A grass plot where there once was a vacant, dilapidated house that drew squatters and vermin will soon be transformed into a playground with an outdoor stage, ziplines, a water feature and a wood tree fort for children.
The Malone Children Memorial Playground on Raspe Avenue, across from City Neighbors Charter School in Northeast Baltimore, will honor six children who died when their home caught fire on Jan. 12, 2017. After months of planning, it is expected to be completed in August, just in time for the new school year.
On Wednesday, the Malones — parents Bill and Katie, their surviving children Erin, Jack and Jane, plus 8-month-old Abigail — attended the ceremony. Erin, who helped her mother rescue her two surviving siblings, at times smiled widely as she looked at her former classmates in the crowd, and her parents were greeted and hugged by teachers and school staff.
The Malones squeezed together over a silver shovel to pierce the muddy ground where they received applause before Katie Malone addressed the crowd briefly, which included students who sat cross-legged on tarps on the ground, teachers, parents, local politicians and others who helped raise funds for the project and design it.
Malone, a special assistant to U.S. Rep. Elijah E. Cummings, quoted from her daughter Bridgette's favorite musical, “Hamilton.”
“What is a legacy?” Malone said, quoting from the hit show. “It’s planting seeds in a garden that you never get to see. This is Bridgette, Amelia, Amanda, Zoe, Billy and Daniel’s legacy. Love it, treasure it. Bring your children here when you are older and make sure that everything lives on.”
The family lost Bridgette, 11; Amelia, 10; twins Zoe and Amanda, 3; William “Billy,” 2; and Daniel, 8 months.
Katie Malone and the other three children were injured in the fire. Bill Malone had been at his job at Domino's Pizza in Cockeysville when the fire broke out.
“When I think about the children and all the promise that they had, I must tell you that it makes my heart ache. But the dedication and the groundbreaking of this playground will send a message, one of hope,” Cummings said to the crowd. “I’ve often said that out of death, so often comes life. It will be the children who play on this playground. They will become our legislators, our doctors, our lawyers, our teachers, our principals... Their lives will be enhanced by all of this,” Cummings said.
After a three-month-long investigation, fire investigators were unable to determine a cause of the blaze at the family’s home on Springwood Avenue, a lot where the debris has long since been removed and now sits empty.
The department classified the cause of the fire as “undetermined,” fire Chief Niles Ford said at the time.
“Our people really wanted to find a cause to this,” he said. “We went in there with a passion of believing that we would find the cause. That’s part of the reason it took so long for me to sit here before you right now. We wanted to be as thorough as we could.”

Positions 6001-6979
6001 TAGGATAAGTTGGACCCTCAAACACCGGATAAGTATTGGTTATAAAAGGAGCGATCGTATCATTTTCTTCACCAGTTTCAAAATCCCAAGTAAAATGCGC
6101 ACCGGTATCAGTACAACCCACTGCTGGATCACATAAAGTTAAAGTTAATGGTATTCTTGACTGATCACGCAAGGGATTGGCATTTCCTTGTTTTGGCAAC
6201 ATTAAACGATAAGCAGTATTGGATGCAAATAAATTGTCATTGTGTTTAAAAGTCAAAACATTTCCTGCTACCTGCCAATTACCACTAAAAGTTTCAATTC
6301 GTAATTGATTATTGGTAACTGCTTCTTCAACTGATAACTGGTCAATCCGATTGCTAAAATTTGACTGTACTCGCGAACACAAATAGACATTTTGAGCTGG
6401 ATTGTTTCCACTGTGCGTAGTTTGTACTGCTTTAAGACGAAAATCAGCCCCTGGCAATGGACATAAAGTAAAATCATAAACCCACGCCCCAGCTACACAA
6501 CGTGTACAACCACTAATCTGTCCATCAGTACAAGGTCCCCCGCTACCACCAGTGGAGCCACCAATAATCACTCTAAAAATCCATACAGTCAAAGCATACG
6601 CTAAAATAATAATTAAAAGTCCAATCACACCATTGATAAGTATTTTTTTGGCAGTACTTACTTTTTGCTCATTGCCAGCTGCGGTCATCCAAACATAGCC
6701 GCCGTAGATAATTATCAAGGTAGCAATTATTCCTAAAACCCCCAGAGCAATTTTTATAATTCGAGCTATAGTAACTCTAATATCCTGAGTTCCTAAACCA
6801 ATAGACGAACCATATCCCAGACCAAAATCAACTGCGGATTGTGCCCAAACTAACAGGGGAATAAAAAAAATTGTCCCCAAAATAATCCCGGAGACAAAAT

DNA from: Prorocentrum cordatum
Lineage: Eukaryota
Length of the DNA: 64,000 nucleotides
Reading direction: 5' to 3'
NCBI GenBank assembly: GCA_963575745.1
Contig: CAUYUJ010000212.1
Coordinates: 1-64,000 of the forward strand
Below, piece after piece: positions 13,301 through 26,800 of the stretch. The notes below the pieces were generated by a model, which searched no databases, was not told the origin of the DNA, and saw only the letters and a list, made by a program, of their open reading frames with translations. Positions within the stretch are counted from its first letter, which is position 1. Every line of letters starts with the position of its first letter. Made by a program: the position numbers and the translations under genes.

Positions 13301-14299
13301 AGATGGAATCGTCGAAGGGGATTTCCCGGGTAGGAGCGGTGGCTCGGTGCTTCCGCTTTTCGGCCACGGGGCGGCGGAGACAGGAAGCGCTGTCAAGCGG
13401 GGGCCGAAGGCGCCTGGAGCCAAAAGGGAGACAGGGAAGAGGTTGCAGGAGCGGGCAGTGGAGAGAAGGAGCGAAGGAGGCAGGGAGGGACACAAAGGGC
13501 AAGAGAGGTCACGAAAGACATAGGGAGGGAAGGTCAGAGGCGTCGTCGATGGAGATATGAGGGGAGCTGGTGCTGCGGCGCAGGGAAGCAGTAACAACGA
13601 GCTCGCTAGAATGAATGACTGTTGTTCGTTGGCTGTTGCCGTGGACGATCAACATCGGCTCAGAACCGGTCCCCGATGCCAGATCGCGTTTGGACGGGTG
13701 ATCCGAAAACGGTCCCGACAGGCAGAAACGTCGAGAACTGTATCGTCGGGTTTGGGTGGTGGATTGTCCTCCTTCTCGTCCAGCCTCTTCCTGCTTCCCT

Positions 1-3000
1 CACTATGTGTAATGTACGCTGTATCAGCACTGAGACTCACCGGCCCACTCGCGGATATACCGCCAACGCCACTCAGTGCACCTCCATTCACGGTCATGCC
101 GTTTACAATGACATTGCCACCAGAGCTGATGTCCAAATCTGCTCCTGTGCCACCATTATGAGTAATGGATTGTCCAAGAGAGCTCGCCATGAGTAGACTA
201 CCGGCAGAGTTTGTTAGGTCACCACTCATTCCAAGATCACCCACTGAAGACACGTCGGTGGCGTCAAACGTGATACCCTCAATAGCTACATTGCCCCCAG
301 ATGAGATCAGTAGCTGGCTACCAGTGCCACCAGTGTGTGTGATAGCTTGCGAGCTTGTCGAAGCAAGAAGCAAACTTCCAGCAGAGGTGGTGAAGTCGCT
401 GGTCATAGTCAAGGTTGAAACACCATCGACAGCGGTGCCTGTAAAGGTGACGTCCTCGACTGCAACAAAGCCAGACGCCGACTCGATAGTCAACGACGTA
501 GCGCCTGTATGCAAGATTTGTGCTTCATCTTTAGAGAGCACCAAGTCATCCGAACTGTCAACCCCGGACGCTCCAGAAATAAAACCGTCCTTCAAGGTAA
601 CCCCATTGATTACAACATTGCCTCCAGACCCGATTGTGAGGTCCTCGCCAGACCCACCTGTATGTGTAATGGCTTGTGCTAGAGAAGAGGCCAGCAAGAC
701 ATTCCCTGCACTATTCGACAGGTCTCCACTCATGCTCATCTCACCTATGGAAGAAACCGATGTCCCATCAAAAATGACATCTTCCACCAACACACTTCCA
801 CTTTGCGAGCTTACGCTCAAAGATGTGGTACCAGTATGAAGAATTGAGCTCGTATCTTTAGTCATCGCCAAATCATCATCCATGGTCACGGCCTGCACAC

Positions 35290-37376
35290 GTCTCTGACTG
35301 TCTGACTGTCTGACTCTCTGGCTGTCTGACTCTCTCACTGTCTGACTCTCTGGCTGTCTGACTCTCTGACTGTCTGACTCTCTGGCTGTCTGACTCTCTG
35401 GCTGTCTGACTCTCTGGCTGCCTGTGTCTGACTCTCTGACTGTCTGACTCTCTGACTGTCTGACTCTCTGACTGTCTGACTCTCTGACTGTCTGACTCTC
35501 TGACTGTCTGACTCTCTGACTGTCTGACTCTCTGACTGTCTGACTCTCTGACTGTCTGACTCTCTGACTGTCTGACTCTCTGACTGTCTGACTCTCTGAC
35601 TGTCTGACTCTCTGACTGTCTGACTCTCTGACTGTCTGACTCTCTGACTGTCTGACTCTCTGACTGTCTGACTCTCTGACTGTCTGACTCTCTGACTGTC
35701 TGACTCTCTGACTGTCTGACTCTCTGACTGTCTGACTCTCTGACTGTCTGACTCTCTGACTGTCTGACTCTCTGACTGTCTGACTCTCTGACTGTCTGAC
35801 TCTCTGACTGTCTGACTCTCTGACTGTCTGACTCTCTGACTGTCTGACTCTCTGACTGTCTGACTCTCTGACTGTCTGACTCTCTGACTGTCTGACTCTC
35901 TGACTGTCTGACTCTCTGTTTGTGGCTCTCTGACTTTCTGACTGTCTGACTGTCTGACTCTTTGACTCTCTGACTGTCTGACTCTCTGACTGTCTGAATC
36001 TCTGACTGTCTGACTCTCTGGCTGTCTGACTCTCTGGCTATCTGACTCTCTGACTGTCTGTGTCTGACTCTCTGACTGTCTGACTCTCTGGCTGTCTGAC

Several firefighters from the nearby station that responded to the fire attended the groundbreaking event, and they said they plan to help build parts of it.
“The night of the Springwood fire was not a normal night for the fire service,” Captain Michael Hudson said. Although he was off the night of the fire, he said he and others were shaken by the deaths of six children, even in a profession that requires him to respond regularly to tragedies. “Being able to participate in this event and work with the school so closely has helped us to deal with that event.”
JPMorgan Chase & Co., which owned the foreclosed vacant home, donated it and paid for the former structure to be razed. Company officials learned of the family’s loss and convened a group of senior executives in the mortgage division.
“For us, it was a no-brainer” to donate the house and “to commemorate the kids’ lives,” said Peter Muriungi, head of Mortgage Servicing.
“It’s not just a piece of land, it’s a celebration of life … and the precious gifts life brings,” he said.
JPMorgan Chase had offered the property to the family, but the Malones have relocated out of the neighborhood.
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Erin and Jack had finished out the school year at the City Neighbors school, but have since transferred to another school, City Neighbors Principal Kate Seidl said.
The family felt it was too painful to return to the Cedmont neighborhood, she said. While they still come back to see old friends and visit the school, they have begun to move forward with life.
The family is relocated and had Abigail, their 10th child, she said.
Their former classmates and teachers still mourn for the family, and have found ways to cope with the grief. In speeches at the Wednesday event, one young girl clutched her knees to her chest and wiped tears from her face, and was comforted by a school staff member.
Seidl said that even months after the fire, the grief still comes in waves; students can tell staff “I’m having a wave” and it’s understood why the tears have welled up, she said.
Understanding grief and trauma is important for educators to help students move forward, Seidl said. She noted that the school system recently honored nine students who had been killed this past school year.
“It’s just part of being an educator in Baltimore in 2018,” she said.